* Row over Djezzy mobile phone firm heads for resolution
* May presage change in attitude to private investment
* Dependence on energy revenues may not be sustainable
* Pressing need to reduce youth unemployment
By Christian Lowe and Lamine Chikhi
ALGIERS, April 11 After a three-year campaign
against one of its biggest foreign investors chilled Algeria's
business climate, the country is sending out tentative signals
that it may be ready for a thaw.
A period of aggressive economic nationalism, symbolised by
the state's drive to take control of the Djezzy mobile phone
business owned by Amsterdam-headquartered Vimpelcom, has
failed to create the jobs demanded by the population.
Now the Djezzy saga seems to be limping towards a
resolution, and this could coincide with a broader rethink of
how the government of energy-rich Algeria treats private
"It is obvious that foreign investment is key to creating
jobs, which will alleviate social pressure," said Bachir Msitfa,
an Algerian economist. "This is why I am expecting changes in
the economy in 2012...Algeria will go back to a market economy
The roller-coaster fortunes of Djezzy have matched the peaks
and troughs of Algeria's attitude to free enterprise.
Egyptian firm Orascom Telecom won the right to set
up Djezzy in Algeria back in 2001, during a wave of economic
liberalisation forced on the country by heavy debts and low
prices for its chief exports, oil and natural gas.
By 2008, Algeria was flush with cash from high energy
prices, and its socialist-leaning rulers saw the global
financial crisis as proof that market economies were flawed.
They adopted a package of new laws restricting private
In quick succession, Djezzy was hit with millions of dollars
in back tax bills, a mob ransacked its offices, it was put under
investigation over its currency transactions, and the Algerian
government announced it would nationalise the firm.
Now, the pendulum may be swinging back the other way.
Algerian officials are in talks with Djezzy's new owner,
Vimpelcom, on a deal that would see the government buy 51
percent of Djezzy and leave Vimpelcom as operator.
The negotiations have been complicated by an Algerian court
decision last month to impose a $1.3 billion fine on Djezzy over
its currency deals. Finance minister Karim Djoudi said the
ownership talks might take several more months; he declined to
disclose any valuation for the firm, which some analysts think
may be worth several billion dollars.
Nevertheless, analysts who follow the affair say the overall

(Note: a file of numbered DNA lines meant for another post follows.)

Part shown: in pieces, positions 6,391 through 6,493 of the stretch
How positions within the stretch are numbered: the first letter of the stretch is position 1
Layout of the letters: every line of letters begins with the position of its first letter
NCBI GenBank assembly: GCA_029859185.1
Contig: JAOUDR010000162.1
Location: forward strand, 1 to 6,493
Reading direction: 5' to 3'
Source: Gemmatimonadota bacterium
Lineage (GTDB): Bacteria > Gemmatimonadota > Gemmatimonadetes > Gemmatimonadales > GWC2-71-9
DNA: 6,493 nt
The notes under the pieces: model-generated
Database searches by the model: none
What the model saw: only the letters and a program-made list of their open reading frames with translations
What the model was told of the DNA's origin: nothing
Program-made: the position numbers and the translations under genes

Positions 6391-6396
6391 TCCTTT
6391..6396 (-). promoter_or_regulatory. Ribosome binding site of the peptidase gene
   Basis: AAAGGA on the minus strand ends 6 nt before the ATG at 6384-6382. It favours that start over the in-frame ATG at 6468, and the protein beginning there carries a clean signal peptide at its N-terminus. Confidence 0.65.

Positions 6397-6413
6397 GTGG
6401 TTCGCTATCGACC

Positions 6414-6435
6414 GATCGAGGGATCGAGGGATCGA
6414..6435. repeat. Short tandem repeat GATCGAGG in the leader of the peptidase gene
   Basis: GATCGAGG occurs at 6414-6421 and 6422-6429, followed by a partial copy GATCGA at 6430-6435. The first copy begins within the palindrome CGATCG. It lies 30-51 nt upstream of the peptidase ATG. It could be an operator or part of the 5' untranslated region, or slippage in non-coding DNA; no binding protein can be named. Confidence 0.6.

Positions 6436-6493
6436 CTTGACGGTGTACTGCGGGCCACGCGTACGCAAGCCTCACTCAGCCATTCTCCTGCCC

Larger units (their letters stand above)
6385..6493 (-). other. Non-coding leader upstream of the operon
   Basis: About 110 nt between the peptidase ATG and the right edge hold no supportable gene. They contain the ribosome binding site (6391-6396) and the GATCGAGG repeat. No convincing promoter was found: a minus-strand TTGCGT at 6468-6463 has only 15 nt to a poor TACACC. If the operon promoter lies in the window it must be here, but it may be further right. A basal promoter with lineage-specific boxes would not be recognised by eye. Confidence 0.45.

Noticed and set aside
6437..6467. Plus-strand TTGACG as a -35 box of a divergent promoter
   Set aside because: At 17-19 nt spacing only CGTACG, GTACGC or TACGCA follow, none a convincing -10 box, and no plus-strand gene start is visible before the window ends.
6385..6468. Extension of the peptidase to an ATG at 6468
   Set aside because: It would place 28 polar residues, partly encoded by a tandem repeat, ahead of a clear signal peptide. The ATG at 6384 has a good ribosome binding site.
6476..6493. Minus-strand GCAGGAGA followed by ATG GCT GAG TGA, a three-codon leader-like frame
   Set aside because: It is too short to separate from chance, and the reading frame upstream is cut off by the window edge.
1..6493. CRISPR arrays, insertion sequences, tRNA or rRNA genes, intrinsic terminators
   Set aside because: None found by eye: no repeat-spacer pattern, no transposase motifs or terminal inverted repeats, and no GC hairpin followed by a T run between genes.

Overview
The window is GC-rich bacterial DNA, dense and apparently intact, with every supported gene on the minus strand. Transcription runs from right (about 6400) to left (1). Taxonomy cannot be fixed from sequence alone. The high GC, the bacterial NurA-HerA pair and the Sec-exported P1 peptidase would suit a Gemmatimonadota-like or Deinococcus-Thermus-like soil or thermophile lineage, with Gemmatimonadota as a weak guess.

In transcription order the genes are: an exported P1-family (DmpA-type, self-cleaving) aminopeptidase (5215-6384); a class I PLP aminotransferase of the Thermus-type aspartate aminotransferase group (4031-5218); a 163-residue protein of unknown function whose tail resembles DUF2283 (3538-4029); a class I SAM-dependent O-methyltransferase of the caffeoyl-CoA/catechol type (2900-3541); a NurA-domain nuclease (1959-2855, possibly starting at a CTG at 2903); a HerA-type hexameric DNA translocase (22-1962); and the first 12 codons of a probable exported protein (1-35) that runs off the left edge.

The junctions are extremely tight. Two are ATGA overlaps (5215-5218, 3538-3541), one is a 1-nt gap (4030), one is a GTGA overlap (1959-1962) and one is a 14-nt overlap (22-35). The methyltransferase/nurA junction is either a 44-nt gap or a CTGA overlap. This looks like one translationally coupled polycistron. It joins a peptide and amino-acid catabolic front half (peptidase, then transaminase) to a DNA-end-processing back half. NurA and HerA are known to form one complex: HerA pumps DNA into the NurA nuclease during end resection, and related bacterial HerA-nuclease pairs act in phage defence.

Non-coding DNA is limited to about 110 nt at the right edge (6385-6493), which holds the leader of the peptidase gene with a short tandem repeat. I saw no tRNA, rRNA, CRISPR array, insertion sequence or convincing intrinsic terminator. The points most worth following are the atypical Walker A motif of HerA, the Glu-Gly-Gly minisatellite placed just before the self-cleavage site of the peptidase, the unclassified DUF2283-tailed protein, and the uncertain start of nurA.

direction appears positive. Any deal with Vimpelcom could end an
episode that has tainted Algeria in the eyes of international
investors and allow it to start rebuilding its reputation.
"It is encouraging that the Algerian government...and the
owners of Djezzy appear to be talking to each other," said Simon
Kitchen, strategist at Egyptian-based investment bank
EFG-Hermes. "There was a period when there was name calling and
not much was happening."
The negotiations, he said, could be evidence of a broader
thaw in attitudes to the private sector. "There may be a
recognition that it is not enough to have a lot of money coming
in from oil."
Few people expect that Algeria's ruling elite will have a
complete change of heart and embrace capitalism unreservedly.
Orascom Telecom's former chairman, Naguib Sawiris, is one
investor unlikely to be tempted back. He is withering in his
assessment of Algeria's treatment of Djezzy.
"We have then seen provocations, our HQ has been set on
fire, the government has demanded back taxes, and it stopped our
import operations," he said in an interview with Al Jazeera
television in January.
"In one word, there is no difference between the Algerian
regime and (former Libyan leader Muammar) Gaddafi, and all the
regimes that have failed in Yemen and Syria," he said.
Algerian officials deny that they have victimised Djezzy,
alleging that it consistently violated the rules of doing
business, leaving the government no choice but to take action
within the law against the company.
Few would dispute, however, that the ruling elite remains
fiercely nationalistic, suspicious of capitalism, and prickly
about what it views as economic imperialism.
Algerian President Abdelaziz Bouteflika, 75, counts Cuba's